Simon Riggs <simon(at)2ndQuadrant(dot)com> writes:
> AFAICS the example you give isn't correct.
> We would lay out the values like this
> W-3 W-2 W-1 W 3 4 5
> where W is the wrap value
Stop right there, you're already failing to think clearly. There is no
unique "wrap value", all values act the same in circular XID space.
The fundamental problem here is that if the set of XIDs involved spans a
sufficiently long range, your array will have a < a < ... < a[n]
but it will fail to be true that a < a[n]. If that's also true for,
say, a vs the midpoint element, then a binary search for a will
fail because it will make the wrong decision while probing the midpoint.
> The values are laid out in TransactionIdFollows order,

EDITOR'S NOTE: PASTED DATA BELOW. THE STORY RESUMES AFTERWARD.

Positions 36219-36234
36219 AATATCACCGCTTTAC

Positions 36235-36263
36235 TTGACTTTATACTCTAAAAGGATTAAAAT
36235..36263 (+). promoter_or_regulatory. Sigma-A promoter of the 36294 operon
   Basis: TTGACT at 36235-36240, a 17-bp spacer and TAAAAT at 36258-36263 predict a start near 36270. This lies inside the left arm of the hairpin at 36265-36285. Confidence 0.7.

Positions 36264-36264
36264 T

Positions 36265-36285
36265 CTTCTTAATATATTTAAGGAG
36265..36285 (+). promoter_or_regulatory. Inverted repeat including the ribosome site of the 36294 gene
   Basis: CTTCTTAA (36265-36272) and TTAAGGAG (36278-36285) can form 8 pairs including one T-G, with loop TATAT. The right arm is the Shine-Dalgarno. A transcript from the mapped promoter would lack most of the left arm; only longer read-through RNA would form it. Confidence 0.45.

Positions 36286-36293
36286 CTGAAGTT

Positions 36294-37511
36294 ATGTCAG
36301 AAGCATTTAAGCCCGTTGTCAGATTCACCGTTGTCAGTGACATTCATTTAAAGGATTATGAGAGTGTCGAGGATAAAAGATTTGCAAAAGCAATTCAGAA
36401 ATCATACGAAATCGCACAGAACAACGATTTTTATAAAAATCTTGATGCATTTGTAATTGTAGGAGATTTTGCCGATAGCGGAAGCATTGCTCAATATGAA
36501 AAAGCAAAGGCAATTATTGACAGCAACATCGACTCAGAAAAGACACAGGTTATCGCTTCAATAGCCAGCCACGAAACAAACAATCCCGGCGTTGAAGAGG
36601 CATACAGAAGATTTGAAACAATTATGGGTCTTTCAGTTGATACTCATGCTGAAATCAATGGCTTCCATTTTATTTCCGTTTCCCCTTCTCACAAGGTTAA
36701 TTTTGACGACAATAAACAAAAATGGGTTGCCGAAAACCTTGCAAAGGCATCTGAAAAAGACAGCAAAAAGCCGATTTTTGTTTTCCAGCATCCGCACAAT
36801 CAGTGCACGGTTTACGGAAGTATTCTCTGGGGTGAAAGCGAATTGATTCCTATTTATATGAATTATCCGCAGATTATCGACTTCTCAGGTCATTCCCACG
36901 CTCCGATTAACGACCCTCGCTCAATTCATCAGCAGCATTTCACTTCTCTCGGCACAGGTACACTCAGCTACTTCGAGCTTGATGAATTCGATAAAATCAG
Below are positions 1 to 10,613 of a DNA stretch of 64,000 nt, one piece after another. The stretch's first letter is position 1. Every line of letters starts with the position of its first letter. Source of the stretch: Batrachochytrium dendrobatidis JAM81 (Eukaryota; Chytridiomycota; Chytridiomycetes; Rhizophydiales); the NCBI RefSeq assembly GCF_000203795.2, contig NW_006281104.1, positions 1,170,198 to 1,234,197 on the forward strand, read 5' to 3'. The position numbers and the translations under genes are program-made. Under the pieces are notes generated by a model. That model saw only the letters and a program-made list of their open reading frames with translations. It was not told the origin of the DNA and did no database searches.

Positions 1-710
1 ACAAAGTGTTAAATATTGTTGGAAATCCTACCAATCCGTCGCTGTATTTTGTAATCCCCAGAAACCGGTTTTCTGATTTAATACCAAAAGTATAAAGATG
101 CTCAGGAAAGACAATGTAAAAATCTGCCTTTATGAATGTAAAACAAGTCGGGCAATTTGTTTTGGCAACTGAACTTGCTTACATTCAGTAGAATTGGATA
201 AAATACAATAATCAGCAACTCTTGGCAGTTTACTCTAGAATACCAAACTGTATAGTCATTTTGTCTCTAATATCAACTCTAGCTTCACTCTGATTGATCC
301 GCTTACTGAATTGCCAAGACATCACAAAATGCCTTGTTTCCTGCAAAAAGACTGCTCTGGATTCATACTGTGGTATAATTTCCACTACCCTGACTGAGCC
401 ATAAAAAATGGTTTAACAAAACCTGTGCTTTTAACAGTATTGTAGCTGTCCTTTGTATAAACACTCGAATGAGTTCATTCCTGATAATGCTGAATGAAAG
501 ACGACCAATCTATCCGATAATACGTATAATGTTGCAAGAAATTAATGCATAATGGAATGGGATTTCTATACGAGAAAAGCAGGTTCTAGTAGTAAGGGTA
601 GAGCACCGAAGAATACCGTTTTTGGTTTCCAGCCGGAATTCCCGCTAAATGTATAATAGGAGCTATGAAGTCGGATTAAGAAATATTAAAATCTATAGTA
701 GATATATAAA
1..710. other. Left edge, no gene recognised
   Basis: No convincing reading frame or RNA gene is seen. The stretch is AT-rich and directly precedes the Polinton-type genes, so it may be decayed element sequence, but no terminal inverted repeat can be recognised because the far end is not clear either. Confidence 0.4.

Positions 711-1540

They *cannot* be "laid out in TransactionIdFollows order". It's not
possible, because that relationship isn't a total ordering.
Now it might be the case that this is OK for HS purposes because the set
of XIDs that are relevant at any one instant should never span more than
half of the XID space. But I'd just as soon not use that assumption
here if it's unnecessary. It'd be cheaper anyway to sort and search the
array using plain <, so why are you so eager to use
regards, tom lane
In response to
pgsql-hackers by date
|Next:||From: Robert Haas||Date: 2010-04-17 15:25:46|
|Subject: Re: testing HS/SR - 1 vs 2 performance|
|Previous:||From: Robert Haas||Date: 2010-04-17 15:11:29|
|Subject: Re: Invitation to connect on LinkedIn|